Coronastream: votes, vaccines and variants

Posted on March 19, 2021   by Dr Tim Inglis

In this special blog series, medical microbiologists led by Dr Tim Inglis summarise some of the research that will be essential to inform COVID-19 countermeasures. Find out more about the project in Dr Inglis' Editorial 'Logic in the time of coronavirus', published in the Journal of Medical Microbiology

As predicted in a 2020 retrospective, politicians who cast themselves in the mantle of ‘COVID Protector’ will do well, and so it proved in Western Australia where the governing party returned this month with a record-breaking majority. It was a one-issue election – held the same month as vaccinations began locally. Readers in less physically isolated parts of the world may interpret these events with a measure of cynicism, but might gain some locally applicable insight from Hong and colleagues' analysis of social mobilisation and polarisation in the USA.
The vaccination programme has even reached these distant shores, where the Pfizer-BioNTech vaccine was rolled out. Recent difficulties importing the AstraZeneca vaccine and questions about its efficacy against Variants of Concern (VOC) may have slowed the national rollout and increased the risk of missing the original vaccination target completion date. Ambivalence and, in some cases, frank opposition to COVID-19 vaccination from some global leaders has been a source of frustration to everyone engaged in the largest vaccine programme yet.

Congruence: Variant of Concern sensitivity to vaccination

Sensitivity of SARS-CoV-2 B.1.1.7 to mRNA vaccine-elicited antibodies
This paper describes the use of pseudoviruses expressing wild type and B.1.1.7 variant spike protein to investigate neutralising antibody responses to the first and second doses of the mRNA-based BNT162b2 vaccine. A range of neutralising antibody titres was found to the wild-type spike protein, with a modest reduction in antibody response to the B.1.1.7 variant. Introduction of the E484K mutation to B.1.1.7, similar to a new VOC; 202102/02, led to further reduction of neutralising activity by vaccine-elicited antibodies over the B.1.1.7 only mutations. The authors conclude that "E484K emergence on a B.1.1.7 background represents a threat to the vaccine BNT162b."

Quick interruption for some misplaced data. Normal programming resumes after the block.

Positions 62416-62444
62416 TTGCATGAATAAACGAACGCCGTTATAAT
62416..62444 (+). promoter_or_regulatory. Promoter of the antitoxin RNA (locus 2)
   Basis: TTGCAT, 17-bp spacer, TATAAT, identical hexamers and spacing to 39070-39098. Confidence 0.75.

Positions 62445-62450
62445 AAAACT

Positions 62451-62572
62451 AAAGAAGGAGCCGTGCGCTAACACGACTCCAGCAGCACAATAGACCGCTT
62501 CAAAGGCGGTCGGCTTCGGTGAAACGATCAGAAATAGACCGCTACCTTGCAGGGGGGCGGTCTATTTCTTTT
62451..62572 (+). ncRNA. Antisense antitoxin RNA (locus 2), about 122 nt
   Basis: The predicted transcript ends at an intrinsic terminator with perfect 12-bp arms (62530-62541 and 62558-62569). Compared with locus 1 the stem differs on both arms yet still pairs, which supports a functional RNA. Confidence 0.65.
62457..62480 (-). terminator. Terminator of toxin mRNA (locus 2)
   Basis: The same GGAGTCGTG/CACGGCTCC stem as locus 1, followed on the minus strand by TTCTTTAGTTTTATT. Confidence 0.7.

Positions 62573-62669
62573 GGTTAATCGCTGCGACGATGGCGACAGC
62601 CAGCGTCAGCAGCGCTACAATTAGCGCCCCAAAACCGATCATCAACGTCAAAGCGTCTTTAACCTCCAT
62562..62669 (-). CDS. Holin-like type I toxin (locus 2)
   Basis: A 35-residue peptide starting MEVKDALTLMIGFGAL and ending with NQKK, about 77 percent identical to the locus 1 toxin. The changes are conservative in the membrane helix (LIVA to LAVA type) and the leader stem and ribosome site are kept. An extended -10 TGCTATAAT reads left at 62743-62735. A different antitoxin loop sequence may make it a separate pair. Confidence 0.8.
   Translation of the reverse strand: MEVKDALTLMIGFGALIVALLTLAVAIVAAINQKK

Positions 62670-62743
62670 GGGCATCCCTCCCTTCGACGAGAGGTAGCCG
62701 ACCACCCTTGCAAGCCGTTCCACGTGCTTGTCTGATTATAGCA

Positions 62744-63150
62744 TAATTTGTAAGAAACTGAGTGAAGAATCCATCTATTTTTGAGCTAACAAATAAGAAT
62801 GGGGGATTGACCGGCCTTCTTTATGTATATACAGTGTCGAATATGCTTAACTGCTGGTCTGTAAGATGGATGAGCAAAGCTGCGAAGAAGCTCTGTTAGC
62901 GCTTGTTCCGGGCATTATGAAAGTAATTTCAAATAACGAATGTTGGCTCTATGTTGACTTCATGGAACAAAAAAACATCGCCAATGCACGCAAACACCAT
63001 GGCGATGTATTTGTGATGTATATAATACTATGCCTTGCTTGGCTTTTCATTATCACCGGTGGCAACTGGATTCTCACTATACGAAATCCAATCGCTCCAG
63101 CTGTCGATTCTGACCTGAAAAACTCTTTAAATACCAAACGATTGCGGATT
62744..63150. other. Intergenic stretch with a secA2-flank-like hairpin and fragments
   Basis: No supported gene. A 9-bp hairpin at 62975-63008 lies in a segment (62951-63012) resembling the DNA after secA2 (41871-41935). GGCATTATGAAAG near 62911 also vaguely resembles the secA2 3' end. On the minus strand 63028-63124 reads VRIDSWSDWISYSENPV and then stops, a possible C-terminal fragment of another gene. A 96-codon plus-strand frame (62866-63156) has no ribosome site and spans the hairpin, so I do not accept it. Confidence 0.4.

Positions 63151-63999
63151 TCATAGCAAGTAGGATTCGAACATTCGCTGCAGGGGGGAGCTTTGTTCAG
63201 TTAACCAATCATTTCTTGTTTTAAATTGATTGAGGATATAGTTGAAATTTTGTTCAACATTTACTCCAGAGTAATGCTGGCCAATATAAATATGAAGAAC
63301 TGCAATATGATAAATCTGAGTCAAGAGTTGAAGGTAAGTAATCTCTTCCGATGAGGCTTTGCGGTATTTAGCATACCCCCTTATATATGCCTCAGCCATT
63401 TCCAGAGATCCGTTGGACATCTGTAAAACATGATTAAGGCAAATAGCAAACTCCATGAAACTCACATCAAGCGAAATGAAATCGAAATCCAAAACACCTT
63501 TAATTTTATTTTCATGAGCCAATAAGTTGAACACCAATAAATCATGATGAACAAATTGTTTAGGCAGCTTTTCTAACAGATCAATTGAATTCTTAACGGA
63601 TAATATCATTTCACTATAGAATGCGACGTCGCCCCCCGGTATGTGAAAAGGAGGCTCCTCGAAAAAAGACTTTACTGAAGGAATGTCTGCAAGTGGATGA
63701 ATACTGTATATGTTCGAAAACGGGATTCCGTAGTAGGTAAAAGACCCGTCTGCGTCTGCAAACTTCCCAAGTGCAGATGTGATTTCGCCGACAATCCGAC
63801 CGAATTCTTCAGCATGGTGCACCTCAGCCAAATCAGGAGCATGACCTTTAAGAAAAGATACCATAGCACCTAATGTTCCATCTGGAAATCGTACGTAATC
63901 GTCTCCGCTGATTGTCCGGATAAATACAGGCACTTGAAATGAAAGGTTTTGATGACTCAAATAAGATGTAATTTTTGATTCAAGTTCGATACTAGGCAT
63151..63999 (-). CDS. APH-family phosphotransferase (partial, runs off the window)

Consistency: COVID-19 in pregnancy

Adverse pregnancy outcomes among individuals with and without severe acute respiratory syndrome coronavirus 2 (SARS-CoV-2): a systematic review and meta-analysis

There has been ongoing concern about fetal risk of SARS-CoV-2 infection during pregnancy. Here Huntley and colleagues report their systematic review of studies into COVID during pregnancy. The six studies reviewed each reported over 20 individuals, and covered 728 deliveries to SARS-CoV-2 positive mothers and 3,836 deliveries to SARS-CoV-2 mothers. Intrauterine death occurred in 1.1% SARS-CoV-2 positive, and 1.1% negative cases. Neonatal death occurred in no SARS-CoV-2 cases and five (0.2%) negatives cases. Preterm births occurred in 13.3% positive, and 11.9% negative cases, and maternal deaths occurred in 0.5% and 0.3%, respectively. The authors conclude that "The incidences of intrauterine fetal death and neonatal death were similar among individuals who tested positive compared with negative for SARS-CoV-2 when admitted to labor and delivery."

Cumulative dissonance: alternative cell binding sites

Biological and clinical consequences of integrin binding via a rogue RGD motif in the SARS CoV-2 spike protein

This study draws attention to an alternative pathway for SARS-CoV-2 spike protein binding to cell surfaces via integrin. Recognition of secondary binding sites should help future vaccine design. This also serves as a timely reminder not to put all our eggs in the spike glycoprotein basket.

Curtailment: disruption of pandemic controls

Social mobilization and polarization can create volatility in COVID‑19 pandemic control

The different epidemic trajectories of COVID-19 in different countries cannot be explained without examining social, cultural and political factors. Hong and colleagues have taken a close look at social mobilisation and polarisation in the USA during the pandemic in order to understand the dynamics of pandemic development there. This is not comfortable reading for anyone who has had to live through the experience. Nevertheless, the geographic distribution of polarisation and its correlation with pandemic experience holds lessons for those who are willing to consider what might be required to prevent anything like this from happening again. For those currently living in less COVID-encumbered locations, who benefit from risk-adept leadership, there are useful insights in how social mobilisation around public health interventions can create its own set of problems. In particular, their findings highlight social mobilisation as a collective precaution and a potential threat to countermeasures.